Mumbai: A man accused of killing a job seeker after robbing him in September 2021 has been granted bail by the Bombay High Court. The court said that the prosecution prima facie failed to substantiate the circumstantial evidence against him. Justice SM Modak granted bail to Sagar Ponnala, noting that apart from call records there was nothing more to connect him to the crime.
Ponnala allegedly called the victim to a spot and convinced him to share an auto by posing as a driver. The co-accused were present in the rickshaw as co-passengers. He then assaulted the victim with a sickle and a rod, robbed him of his belongings, and allegedly dumped him on a road nearby. The victim died in the hospital three days later.
Circumstantial evidence-based case
The prosecution based its case on circumstantial evidence. The police seized a bag, purportedly belonging to the victim. It also relied on call records between the victim’s mobile phone and the mobile allegedly belonging to Ponnala.
The bag, which allegedly belonged to the victim, was thrown in the compound of a residential building by a co-accused, who was a juvenile. The watchman of a nearby building, who allegedly witnessed this, picked up the bag and held onto it for a week.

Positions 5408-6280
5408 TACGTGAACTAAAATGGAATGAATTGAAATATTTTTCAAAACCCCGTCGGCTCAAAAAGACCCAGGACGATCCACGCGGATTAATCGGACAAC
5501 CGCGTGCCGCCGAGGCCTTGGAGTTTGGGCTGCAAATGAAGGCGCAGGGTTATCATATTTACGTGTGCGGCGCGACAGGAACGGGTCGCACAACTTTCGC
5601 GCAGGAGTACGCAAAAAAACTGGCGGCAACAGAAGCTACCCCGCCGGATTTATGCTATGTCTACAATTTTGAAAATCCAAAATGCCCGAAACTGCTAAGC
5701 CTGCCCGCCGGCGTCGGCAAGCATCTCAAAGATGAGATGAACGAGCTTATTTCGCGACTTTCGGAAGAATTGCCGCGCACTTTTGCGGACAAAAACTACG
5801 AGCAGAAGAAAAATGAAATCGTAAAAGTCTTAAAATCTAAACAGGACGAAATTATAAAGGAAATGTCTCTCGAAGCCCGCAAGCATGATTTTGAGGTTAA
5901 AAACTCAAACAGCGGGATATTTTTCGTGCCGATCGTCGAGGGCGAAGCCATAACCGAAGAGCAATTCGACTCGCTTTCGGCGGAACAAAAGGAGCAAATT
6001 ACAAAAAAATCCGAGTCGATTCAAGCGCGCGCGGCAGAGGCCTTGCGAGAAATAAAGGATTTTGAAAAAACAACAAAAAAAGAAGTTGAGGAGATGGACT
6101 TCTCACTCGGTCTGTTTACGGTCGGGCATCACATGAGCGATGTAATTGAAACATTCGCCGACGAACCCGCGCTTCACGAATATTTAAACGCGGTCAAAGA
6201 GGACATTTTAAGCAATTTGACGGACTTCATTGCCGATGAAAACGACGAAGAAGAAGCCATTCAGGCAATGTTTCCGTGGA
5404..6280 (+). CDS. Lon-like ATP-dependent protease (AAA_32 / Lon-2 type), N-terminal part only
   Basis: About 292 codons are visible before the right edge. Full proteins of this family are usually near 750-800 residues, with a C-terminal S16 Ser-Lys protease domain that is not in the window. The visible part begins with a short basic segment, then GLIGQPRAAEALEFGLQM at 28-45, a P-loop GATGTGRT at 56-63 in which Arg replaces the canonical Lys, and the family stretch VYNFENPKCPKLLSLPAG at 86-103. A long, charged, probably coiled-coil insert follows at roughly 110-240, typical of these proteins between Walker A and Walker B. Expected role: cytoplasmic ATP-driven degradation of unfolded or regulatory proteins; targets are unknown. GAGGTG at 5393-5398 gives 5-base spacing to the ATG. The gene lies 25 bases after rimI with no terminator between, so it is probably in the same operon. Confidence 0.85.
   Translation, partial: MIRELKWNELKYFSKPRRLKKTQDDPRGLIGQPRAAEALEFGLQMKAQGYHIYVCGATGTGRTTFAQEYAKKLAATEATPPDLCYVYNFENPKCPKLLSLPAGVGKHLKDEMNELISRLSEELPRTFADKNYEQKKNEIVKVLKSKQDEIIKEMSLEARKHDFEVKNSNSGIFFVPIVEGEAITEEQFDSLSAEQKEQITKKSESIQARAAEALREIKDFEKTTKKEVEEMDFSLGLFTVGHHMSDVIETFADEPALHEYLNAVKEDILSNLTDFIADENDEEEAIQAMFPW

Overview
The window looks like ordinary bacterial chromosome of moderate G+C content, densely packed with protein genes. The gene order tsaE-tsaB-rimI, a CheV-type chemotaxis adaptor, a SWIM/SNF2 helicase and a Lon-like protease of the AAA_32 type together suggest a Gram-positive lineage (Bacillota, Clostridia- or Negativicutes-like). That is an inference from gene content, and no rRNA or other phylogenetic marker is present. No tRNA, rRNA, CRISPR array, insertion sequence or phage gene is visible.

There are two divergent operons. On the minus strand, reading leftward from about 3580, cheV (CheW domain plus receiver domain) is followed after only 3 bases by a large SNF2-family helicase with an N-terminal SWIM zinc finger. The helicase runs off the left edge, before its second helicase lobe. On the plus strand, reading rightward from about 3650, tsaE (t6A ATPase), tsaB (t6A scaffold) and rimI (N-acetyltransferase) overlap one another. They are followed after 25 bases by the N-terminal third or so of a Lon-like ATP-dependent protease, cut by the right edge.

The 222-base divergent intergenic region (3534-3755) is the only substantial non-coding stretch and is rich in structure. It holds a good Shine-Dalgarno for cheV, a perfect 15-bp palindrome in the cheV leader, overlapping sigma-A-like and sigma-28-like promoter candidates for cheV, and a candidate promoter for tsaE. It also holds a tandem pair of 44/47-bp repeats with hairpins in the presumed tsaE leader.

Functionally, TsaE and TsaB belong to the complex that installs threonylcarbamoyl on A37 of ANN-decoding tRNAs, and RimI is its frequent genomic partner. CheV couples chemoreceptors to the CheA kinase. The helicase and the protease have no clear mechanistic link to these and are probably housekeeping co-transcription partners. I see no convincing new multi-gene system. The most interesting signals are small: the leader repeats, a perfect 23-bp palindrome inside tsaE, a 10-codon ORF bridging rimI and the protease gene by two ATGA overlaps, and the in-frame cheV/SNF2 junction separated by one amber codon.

Ponnala’s advocate Misbah Solkar argued that the same bag was shown to the police as seized from Ponnala, since he allegedly pointed out the spot where it was thrown. He also argued that the investigating officer failed to seize Ponnala’s phone.
Prosecution failed to show any material to prove the mobile number belonged to the accused
The court, meanwhile, rejected the prosecution’s argument that the bag collected by the watchman near the crime scene and handed over to the police days later could be termed as a recovery at Ponnala’s behest merely because he allegedly pointed out the place where the bag was left. The court observed that the victim’s call records reflected one number repeatedly which had Ponnala’s name. However, the prosecution failed to show any material which proved the mobile number belonged to him.